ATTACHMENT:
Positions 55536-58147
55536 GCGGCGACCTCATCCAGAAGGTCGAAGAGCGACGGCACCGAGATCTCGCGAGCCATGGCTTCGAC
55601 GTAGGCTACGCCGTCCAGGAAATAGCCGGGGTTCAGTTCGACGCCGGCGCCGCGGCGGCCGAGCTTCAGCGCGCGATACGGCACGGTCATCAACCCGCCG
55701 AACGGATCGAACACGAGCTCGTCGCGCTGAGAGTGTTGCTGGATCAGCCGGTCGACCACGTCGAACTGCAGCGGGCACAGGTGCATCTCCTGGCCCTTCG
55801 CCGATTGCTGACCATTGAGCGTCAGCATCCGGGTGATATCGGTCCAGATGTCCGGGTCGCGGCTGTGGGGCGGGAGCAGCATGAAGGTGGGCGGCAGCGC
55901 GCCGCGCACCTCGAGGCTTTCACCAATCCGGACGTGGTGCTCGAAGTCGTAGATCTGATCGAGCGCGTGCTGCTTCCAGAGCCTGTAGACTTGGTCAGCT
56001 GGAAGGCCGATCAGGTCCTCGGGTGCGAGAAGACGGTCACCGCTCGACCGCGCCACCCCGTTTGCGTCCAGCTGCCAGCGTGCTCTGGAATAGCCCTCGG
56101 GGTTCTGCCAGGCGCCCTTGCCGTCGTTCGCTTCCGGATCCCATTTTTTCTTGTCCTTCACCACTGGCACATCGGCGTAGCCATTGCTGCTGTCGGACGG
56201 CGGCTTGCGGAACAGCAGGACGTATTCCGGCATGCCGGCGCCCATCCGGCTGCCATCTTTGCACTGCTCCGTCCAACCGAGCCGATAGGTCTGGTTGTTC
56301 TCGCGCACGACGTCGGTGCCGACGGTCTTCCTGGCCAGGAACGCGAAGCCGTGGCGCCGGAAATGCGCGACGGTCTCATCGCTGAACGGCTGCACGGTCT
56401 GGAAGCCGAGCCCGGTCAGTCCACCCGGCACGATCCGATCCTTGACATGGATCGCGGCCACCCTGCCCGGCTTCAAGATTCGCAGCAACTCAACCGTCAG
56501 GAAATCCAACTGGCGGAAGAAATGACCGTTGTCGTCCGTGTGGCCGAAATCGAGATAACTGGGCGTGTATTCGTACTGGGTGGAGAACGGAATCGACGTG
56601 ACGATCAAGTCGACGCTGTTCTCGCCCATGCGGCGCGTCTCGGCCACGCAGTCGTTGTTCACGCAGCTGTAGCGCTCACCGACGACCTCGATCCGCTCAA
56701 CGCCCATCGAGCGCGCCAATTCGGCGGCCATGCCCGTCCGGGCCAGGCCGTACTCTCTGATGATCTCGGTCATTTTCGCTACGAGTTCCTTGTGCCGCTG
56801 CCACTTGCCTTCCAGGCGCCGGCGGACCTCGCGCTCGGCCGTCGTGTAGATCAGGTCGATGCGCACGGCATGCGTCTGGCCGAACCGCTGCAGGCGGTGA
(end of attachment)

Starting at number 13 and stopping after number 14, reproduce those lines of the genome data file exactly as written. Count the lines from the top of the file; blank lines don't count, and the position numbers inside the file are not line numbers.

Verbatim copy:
56601 ACGATCAAGTCGACGCTGTTCTCGCCCATGCGGCGCGTCTCGGCCACGCAGTCGTTGTTCACGCAGCTGTAGCGCTCACCGACGACCTCGATCCGCTCAA
56701 CGCCCATCGAGCGCGCCAATTCGGCGGCCATGCCCGTCCGGGCCAGGCCGTACTCTCTGATGATCTCGGTCATTTTCGCTACGAGTTCCTTGTGCCGCTG